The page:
WhatsApp is the most popular mobile messaging app in the world. According to a survey by Statista, at the end of last year, Brazil was already in second place in the ranking with the largest number of users of the app in the world, totaling more than 99 million accounts, second only to India, with around 340 million, and ahead of the US, with 68 million.
With the growth of this popularity comes the increase in the action of cybercriminals who seek to spread massive scams, reaching an increasing number of victims to earn large amounts of money. Scam types are also becoming increasingly sophisticated, with social engineering techniques to convince people to share security codes for two-factor authentication and gain control of accounts.
When cybercriminals gain access to the victim’s account
There are known forms of scams, such as when, after obtaining the victim’s phone number, the cybercriminal makes a call pretending to be a technical support employee on a known website to ask the victim to share a confirmation code via SMS; in fact, the code was sent by the fraudster himself.
If the victim clicks on the link received, it allows cybercriminals to clone the account and look for more contacts to trick them. With this, the user can lose control of WhatsApp, while the fraudster can read and send messages on his behalf.
Cloning scam on WhatsApp happens due to the victim’s lack of attention or lack of information.Source: agrafica
When using a WhatsApp account on a new device, groups related to the number are automatically transferred to the device. The messages sent do not appear, but the phone number of other members is visible, which probably indicates how cybercriminals choose more victims.
Phone numbers are easy to find
Most people do not consider the phone numbers WhatsApp uses as confidential information, so this data may be available on social media profiles, sent by various services, obtained for marketing actions or even included in database leaks. and, in this case, sold on the dark web. Even random attempts to come up with possible combinations of numbers can generate good results for scammers.
Scams spread in Brazil
Evident themes, such as covid-19, have been explored. In the case of coronavirus, cybercriminals pose as professionals from a recognized research institute, ask questions and, in the end, request the SMS code sent to the victim’s cell phone in order to clone WhatsApp.
Among other blows is one in which victims are invited to a party. The criminal pretends to be a famous person that the victim follows on Instagram.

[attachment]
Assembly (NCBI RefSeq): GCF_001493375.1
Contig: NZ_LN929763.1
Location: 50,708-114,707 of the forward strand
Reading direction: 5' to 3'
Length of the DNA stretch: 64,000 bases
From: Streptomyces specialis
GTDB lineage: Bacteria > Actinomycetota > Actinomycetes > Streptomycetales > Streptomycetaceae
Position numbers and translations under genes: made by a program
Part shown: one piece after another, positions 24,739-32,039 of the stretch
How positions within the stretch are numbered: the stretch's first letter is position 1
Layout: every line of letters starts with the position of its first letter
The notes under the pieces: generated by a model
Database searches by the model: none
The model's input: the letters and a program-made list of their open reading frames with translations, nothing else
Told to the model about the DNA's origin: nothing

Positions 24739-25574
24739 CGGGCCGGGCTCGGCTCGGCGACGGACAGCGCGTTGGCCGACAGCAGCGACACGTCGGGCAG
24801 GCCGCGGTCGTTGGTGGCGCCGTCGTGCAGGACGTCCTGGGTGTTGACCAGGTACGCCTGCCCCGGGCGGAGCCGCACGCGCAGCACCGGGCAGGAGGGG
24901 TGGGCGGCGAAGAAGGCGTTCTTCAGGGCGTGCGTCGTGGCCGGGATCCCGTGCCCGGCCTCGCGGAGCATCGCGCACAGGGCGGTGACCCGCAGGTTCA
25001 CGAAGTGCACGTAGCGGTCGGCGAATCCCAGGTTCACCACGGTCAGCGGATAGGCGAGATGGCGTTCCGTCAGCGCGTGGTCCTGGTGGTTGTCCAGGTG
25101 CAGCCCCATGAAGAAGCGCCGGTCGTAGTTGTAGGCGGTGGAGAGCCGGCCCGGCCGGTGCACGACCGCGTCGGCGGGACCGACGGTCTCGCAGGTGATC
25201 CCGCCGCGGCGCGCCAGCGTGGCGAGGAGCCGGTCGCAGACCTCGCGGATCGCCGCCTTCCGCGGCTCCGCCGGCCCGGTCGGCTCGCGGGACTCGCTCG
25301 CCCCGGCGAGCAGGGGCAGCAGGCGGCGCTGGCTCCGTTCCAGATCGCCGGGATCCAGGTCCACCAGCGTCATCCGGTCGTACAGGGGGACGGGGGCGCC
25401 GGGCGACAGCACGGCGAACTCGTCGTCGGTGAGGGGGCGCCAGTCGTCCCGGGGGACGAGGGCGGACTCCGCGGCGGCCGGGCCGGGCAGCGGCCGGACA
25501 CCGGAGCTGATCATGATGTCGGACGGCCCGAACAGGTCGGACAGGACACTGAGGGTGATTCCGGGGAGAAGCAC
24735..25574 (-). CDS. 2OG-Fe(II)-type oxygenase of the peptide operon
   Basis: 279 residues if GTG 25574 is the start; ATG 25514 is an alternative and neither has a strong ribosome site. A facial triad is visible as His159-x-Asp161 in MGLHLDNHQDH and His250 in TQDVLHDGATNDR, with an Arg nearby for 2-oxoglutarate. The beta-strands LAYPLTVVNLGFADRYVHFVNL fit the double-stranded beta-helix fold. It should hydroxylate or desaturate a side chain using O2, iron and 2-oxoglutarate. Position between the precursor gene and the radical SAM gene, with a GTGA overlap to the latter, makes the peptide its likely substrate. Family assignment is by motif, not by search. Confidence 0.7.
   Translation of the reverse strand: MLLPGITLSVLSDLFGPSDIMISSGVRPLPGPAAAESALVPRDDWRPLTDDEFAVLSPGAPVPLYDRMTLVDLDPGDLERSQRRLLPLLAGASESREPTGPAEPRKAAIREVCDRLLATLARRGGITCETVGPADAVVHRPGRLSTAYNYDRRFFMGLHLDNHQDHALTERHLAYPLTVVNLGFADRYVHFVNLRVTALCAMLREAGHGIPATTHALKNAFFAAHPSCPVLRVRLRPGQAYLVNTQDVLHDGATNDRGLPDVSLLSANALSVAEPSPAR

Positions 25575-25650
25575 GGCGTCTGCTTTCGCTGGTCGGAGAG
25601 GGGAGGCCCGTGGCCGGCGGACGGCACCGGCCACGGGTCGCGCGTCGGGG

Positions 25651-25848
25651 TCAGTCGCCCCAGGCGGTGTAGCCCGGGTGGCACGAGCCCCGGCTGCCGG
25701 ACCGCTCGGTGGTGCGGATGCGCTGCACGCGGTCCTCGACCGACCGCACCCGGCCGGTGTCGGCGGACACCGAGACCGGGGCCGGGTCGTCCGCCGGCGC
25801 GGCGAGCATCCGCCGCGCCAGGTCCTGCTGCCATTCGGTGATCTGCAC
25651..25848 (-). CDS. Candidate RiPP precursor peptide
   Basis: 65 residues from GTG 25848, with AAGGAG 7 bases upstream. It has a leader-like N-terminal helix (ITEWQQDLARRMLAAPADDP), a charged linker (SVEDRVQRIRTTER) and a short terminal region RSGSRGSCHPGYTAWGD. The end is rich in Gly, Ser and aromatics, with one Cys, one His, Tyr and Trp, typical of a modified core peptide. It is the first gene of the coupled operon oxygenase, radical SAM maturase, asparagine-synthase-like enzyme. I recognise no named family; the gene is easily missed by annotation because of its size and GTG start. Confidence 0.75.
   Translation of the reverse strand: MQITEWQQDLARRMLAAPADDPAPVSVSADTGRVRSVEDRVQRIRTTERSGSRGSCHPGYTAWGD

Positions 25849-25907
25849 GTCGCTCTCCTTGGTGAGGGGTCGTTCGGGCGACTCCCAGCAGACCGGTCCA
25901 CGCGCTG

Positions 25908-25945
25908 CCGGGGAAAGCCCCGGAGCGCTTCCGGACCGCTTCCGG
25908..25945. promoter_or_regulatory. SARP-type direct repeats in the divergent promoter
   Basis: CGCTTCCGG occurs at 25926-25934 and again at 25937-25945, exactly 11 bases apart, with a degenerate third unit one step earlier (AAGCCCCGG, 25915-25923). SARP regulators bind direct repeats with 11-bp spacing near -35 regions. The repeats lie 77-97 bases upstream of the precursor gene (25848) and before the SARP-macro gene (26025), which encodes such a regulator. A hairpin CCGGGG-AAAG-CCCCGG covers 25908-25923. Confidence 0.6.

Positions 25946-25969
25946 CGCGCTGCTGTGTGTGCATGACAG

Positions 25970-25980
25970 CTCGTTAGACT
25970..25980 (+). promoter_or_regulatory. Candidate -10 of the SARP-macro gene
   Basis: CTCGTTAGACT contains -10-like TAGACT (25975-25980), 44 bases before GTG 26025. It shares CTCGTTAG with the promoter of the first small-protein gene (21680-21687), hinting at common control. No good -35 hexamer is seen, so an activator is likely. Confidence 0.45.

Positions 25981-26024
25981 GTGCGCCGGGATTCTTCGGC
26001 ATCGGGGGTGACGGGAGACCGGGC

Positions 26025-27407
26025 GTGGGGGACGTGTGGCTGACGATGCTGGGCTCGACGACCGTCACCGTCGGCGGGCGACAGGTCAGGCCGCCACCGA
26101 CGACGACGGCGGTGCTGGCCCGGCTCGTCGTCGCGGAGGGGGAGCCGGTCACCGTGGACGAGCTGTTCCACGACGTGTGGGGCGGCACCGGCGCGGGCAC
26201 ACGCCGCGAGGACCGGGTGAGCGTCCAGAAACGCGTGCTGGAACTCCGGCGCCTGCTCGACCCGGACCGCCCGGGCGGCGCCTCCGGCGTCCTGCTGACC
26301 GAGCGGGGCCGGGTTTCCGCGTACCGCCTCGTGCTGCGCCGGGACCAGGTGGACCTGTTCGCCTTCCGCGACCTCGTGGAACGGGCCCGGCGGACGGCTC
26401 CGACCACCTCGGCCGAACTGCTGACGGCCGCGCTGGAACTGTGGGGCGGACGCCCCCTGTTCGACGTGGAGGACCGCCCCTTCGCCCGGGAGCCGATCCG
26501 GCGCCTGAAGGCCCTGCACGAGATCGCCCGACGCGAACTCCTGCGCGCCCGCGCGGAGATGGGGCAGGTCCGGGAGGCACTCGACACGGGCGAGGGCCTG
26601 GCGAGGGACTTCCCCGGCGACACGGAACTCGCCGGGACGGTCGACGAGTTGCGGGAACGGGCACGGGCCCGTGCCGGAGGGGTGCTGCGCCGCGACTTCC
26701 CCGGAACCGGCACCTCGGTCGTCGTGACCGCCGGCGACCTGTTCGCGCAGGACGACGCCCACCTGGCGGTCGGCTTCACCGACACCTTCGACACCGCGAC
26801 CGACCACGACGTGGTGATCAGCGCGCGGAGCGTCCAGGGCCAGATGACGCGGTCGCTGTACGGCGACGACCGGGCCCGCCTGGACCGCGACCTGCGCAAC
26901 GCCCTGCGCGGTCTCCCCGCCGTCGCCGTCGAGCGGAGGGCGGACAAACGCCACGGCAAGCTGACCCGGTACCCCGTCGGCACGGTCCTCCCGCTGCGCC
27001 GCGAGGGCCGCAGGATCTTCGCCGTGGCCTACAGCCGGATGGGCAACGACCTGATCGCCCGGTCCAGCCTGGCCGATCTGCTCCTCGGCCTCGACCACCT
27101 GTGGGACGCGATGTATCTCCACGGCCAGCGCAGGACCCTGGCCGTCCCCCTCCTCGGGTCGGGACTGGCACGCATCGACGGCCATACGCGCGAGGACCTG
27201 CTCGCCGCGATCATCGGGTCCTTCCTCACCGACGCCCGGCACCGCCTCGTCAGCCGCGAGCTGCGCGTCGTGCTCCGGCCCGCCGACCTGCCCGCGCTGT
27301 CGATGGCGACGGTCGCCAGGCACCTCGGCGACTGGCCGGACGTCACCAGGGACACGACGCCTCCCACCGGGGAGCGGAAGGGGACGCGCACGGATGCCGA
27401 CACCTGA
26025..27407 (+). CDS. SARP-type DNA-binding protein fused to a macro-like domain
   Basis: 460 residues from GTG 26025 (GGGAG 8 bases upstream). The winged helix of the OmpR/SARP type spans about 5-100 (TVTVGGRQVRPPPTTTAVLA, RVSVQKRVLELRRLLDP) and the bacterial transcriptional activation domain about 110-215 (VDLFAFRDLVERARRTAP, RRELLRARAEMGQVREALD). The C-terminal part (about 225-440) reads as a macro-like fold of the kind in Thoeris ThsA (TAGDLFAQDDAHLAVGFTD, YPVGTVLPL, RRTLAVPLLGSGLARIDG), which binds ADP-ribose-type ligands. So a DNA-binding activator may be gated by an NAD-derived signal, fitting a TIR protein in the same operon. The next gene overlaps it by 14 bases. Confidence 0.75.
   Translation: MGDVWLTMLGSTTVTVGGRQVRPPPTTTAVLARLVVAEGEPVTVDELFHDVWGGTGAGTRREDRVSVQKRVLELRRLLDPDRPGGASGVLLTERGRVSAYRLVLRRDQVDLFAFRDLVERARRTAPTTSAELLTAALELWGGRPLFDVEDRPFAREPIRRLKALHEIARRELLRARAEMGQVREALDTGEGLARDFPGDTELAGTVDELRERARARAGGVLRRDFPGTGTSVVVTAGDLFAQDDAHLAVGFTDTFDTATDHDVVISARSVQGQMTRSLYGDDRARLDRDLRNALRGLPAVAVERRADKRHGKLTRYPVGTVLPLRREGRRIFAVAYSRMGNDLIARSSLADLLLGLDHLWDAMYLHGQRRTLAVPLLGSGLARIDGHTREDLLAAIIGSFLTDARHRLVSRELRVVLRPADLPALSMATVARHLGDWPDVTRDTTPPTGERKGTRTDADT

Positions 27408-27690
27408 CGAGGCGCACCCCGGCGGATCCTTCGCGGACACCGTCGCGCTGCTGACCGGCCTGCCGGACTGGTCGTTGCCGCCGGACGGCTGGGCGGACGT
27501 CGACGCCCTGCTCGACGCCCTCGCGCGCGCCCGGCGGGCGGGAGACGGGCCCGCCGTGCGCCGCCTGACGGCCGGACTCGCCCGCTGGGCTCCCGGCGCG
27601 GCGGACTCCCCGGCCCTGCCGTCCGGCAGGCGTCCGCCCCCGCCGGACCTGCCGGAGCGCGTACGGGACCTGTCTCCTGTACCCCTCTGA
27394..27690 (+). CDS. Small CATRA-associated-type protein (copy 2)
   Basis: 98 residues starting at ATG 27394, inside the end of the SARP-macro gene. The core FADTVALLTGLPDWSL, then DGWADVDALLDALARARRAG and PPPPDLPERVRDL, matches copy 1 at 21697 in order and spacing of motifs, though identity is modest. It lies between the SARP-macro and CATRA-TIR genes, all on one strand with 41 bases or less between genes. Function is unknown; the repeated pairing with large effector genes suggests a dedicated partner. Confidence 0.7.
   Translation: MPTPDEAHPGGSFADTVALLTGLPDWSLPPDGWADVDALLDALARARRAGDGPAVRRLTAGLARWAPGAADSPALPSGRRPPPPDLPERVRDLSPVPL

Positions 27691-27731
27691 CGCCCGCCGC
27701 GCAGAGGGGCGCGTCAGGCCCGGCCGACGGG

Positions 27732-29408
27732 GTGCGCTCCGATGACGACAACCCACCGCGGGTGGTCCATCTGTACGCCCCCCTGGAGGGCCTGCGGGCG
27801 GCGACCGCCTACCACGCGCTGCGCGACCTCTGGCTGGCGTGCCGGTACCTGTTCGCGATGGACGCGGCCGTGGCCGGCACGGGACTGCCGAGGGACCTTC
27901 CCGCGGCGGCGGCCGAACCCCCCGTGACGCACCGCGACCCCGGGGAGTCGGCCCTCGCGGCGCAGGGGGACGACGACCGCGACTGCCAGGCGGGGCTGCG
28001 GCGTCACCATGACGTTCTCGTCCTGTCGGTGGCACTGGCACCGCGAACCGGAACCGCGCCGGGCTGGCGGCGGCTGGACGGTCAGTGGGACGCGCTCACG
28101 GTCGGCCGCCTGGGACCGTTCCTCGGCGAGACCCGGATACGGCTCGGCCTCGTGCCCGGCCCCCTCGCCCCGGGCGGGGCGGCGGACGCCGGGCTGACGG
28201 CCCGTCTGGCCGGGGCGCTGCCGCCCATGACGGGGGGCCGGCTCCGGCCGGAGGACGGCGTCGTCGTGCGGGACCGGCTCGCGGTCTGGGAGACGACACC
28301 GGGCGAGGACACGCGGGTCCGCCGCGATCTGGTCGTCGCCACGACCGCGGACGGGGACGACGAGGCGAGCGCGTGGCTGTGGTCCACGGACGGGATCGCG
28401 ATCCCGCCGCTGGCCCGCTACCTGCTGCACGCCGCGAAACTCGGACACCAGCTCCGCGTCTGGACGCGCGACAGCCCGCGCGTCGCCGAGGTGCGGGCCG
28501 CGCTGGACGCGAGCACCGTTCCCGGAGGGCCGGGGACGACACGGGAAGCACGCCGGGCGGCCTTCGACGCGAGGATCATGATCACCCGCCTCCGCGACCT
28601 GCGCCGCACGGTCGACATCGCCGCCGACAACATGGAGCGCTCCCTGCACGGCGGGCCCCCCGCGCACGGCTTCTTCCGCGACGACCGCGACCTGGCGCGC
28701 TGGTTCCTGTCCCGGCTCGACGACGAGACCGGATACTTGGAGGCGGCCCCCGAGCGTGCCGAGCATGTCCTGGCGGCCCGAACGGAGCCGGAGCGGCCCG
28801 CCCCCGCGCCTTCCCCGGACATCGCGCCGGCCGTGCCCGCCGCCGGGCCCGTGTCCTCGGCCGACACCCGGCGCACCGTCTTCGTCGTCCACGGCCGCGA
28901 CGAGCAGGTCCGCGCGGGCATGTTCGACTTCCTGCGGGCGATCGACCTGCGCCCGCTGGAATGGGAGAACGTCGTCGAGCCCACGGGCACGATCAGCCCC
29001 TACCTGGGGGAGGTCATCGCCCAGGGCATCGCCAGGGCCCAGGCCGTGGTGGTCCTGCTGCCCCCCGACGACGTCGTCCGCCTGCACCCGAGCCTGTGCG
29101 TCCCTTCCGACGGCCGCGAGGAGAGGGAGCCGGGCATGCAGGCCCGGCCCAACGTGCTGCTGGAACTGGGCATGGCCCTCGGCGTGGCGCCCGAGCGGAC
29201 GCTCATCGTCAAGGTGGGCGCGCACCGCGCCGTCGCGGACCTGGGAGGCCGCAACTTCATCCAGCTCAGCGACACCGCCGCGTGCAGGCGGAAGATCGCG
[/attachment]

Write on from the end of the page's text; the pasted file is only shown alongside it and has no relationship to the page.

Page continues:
The criminal pretends to be a famous person that the victim follows on Instagram and invites her to a party
Scammers use appropriate language and sometimes even mention the name of someone the person knows to convince them that they need to confirm their presence, which needs to be done with a verification number sent via SMS, which, in reality, deals with the two-factor verification code of WhatsApp needed to clone the victim’s app.
What to do if your account is cloned?
Users who suspect their WhatsApp account has been hacked should:
- access WhatsApp with the phone number and verify it by entering the code received via SMS. This will log off other devices and give the owner back control of the account;
- speak to your contacts through other channels, informing them of the suspicion and asking them to ignore messages that can be sent until the problem is resolved;
- immediately stop interacting with the person and report them to local authorities if they realize they are dealing with fraud.
How to protect yourself?
- Avoid sharing your phone number on public platforms. If you need to be contacted, the recommendation is to provide the email address.
- Enable two-factor authentication in your WhatsApp account settings. That way, the attacker will also need to enter your 2FA PIN, in addition to the SMS code, making it very difficult to hijack.
- Never share your WhatsApp authentication code, not even with friends and family. No one should request a verification code of any kind via WhatsApp.
If someone says they need to verify one of your accounts, it’s likely to be a scam
If you need to verify an account, do it directly on the platform and never send verification codes through WhatsApp. Two-factor authentication codes must be treated as passwords, which means that they must not be published or shared.
So if someone contacts you and tells a story that seems to be too good, be wary: it could be a scam.
Luis Corrons, biweekly columnist of TecMundo, is Avast Security Evangelist. Always on the lookout for the latest news on cybersecurity, malware and darknet, he is a security industry veteran and industry speaker. He is also a reporter for WildList, a member of the Board of Directors of the Anti-Malware Testing Standards Organization (AMTSO) and member of the Board of Directors of Malicious URLs Tracking and Exchange (MUTE).